A San Francisco judge on Monday upheld a jury verdict that found Monsanto liable for not warning a groundskeeper that its weed killer Roundup might cause cancer, but slashed the damages award.
Judge Suzanne Bolanos denied Monsanto's request for a new trial but cut the $289 million damages award to $78 million to comply with the law regarding how punitive damages awards must be calculated.
Jurors in August unanimously found that Monsanto acted with "malice" and that its weed killers Roundup and the professional grade version RangerPro contributed "substantially" to Dewayne Johnson's terminal illness.
The jury ordered Monsanto to pay $250 million in punitive damages along with compensatory damages and other costs, bringing the total figure to nearly $290 million.
Mr Johnson, a California groundskeeper diagnosed in 2014 with non-Hodgkin's lymphoma - a cancer that affects white blood cells - says he repeatedly used a professional form of Roundup while working at a school in Benicia, California.
"Although we believe a reduction in punitive damages was unwarranted and we are weighing the options, we are pleased the Court did not disturb the verdict," said Mr Johnson's lawyers.
"The evidence presented to this jury was, quite frankly, overwhelming."
In her ruling, Ms Bolanos gave Mr Johnson the choice of accepting the lessened damages award or triggering a new trial focused on what Monsanto should pay in the case.
Mr Johnson's lawyers told AFP they are considering which option to pursue.
"That said, today is a triumph for our legal system," his lawyers contended, calling the judge's ruling "an important win."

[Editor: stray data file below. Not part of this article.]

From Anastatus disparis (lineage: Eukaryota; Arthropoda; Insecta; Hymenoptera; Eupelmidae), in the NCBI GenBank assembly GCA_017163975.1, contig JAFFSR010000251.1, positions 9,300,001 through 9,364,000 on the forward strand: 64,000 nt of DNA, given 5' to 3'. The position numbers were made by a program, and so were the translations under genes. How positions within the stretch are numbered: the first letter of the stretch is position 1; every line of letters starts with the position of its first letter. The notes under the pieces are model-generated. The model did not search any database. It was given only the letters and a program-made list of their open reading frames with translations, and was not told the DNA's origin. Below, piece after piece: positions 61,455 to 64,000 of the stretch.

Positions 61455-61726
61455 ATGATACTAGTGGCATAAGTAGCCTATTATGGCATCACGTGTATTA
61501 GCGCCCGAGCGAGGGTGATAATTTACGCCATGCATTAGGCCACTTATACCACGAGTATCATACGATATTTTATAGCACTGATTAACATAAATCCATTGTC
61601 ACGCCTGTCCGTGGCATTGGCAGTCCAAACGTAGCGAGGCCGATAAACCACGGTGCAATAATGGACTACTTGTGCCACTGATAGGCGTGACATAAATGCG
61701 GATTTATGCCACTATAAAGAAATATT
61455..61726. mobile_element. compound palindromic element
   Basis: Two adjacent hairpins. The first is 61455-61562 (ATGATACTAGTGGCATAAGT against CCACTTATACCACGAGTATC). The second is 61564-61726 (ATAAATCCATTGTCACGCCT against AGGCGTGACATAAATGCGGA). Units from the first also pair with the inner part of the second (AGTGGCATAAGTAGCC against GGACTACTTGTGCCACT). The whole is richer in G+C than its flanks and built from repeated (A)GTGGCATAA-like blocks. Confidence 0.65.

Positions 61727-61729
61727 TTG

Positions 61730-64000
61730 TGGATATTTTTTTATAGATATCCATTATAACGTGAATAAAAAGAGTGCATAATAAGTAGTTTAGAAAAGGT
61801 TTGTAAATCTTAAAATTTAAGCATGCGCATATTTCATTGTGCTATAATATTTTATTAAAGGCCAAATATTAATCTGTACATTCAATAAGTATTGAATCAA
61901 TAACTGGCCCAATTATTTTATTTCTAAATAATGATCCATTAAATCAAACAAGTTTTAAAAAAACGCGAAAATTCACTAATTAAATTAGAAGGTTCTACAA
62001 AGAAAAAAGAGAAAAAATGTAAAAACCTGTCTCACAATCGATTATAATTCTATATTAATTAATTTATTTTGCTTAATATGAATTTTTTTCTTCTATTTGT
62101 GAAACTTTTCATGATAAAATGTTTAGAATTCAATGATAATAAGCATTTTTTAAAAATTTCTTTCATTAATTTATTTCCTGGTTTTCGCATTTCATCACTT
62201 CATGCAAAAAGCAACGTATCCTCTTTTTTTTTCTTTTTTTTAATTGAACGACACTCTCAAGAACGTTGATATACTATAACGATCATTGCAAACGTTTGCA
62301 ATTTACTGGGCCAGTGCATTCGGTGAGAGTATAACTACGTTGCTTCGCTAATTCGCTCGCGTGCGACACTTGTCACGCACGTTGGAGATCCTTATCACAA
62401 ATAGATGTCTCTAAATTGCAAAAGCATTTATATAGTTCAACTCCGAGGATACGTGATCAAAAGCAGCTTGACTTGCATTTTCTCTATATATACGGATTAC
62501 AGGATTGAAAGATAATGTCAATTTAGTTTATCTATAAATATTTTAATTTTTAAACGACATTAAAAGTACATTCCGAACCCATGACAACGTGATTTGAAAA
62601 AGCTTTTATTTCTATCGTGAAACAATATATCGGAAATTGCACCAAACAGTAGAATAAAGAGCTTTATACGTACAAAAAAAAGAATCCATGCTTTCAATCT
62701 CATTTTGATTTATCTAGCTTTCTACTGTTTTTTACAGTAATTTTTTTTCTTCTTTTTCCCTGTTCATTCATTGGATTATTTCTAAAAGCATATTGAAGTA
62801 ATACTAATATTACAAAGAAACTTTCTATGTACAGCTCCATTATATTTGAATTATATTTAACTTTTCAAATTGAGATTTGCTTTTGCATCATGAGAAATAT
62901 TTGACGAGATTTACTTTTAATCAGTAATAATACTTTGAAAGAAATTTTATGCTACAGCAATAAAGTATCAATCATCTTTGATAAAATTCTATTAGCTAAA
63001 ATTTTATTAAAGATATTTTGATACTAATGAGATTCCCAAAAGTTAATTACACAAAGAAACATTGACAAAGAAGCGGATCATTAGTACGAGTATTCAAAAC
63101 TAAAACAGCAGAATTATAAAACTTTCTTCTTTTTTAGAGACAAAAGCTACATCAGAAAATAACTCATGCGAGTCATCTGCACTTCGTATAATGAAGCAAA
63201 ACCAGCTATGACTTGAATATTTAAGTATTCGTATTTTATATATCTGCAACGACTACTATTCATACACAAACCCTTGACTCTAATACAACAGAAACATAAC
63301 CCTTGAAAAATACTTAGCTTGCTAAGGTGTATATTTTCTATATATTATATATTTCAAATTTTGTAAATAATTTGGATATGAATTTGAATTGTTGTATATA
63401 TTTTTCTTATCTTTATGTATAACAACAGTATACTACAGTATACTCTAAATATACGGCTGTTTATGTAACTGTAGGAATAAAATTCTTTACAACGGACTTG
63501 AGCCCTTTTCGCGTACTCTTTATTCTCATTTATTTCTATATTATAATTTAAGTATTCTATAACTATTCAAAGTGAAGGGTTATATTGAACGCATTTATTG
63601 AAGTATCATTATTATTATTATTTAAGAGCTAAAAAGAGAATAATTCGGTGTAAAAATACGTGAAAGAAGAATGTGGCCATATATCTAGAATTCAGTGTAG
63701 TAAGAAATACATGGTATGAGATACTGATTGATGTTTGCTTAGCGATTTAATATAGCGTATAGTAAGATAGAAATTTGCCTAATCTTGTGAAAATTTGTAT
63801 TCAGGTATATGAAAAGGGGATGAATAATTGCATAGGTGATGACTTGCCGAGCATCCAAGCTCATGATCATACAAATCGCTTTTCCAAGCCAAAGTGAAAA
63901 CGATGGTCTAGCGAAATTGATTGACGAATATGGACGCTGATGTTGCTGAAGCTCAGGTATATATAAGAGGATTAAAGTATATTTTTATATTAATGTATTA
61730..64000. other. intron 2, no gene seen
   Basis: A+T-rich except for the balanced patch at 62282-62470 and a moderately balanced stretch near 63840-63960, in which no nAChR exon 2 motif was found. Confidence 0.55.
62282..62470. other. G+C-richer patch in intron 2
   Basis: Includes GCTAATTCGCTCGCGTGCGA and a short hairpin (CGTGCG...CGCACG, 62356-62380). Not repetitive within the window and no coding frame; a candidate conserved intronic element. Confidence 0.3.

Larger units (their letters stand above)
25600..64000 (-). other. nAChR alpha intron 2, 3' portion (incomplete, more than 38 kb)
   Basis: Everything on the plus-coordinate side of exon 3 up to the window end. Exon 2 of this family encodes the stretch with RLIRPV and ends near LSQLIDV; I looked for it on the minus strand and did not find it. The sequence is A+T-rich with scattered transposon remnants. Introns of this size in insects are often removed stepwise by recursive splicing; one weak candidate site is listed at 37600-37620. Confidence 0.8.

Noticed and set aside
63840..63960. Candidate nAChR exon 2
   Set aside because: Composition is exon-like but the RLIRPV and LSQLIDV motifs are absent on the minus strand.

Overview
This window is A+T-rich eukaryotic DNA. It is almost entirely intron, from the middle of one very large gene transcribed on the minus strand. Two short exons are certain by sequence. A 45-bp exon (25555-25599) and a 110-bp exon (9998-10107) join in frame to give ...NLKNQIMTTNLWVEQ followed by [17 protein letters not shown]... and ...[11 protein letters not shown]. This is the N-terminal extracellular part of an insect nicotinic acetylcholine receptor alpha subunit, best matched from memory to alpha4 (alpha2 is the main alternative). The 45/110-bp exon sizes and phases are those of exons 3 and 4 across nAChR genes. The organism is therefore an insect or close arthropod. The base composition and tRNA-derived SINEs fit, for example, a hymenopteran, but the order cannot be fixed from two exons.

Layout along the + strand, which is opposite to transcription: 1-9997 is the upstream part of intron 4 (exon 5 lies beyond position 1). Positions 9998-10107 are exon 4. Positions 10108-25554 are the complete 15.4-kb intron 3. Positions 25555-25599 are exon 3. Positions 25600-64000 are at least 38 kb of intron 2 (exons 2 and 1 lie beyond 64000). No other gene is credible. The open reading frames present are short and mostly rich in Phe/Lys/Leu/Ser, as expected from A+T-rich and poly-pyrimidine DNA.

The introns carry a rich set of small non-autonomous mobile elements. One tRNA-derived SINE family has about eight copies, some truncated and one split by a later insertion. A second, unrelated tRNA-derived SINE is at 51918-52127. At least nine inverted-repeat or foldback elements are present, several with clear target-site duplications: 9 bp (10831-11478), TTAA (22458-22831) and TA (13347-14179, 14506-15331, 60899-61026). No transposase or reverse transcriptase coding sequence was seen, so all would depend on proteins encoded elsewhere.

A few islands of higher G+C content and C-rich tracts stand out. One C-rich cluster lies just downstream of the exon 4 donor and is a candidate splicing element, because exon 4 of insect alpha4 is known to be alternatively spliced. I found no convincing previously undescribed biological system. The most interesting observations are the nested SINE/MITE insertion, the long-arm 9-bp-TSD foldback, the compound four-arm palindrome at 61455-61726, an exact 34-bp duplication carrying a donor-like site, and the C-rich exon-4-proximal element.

Monsanto did not respond to requests for comment.
George Lombardi, Monsanto's attorney, argued in court earlier this month that the evidence presented at trial did not support the jury verdict, and that an attorney for Mr Johnson was wrong to urge jurors to teach the company a lesson.
In motions filed after the August verdict, Monsanto urged the judge to strip away the entire $250 million punitive portion of the damages, arguing that a new trial was justified.
Mr Johnson's lawsuit built on 2015 findings by the International Agency for Research on Cancer, part of the UN World Health Organisation, which classified Roundup's main ingredient glyphosate as a probable carcinogen, causing the state of California to follow suit.
Monsanto vice president Scott Partridge told reporters outside the courthouse the day of the verdict that "the jury got it wrong."
Monsanto has defended the weed killer, arguing that it has a 40-year history of safe use.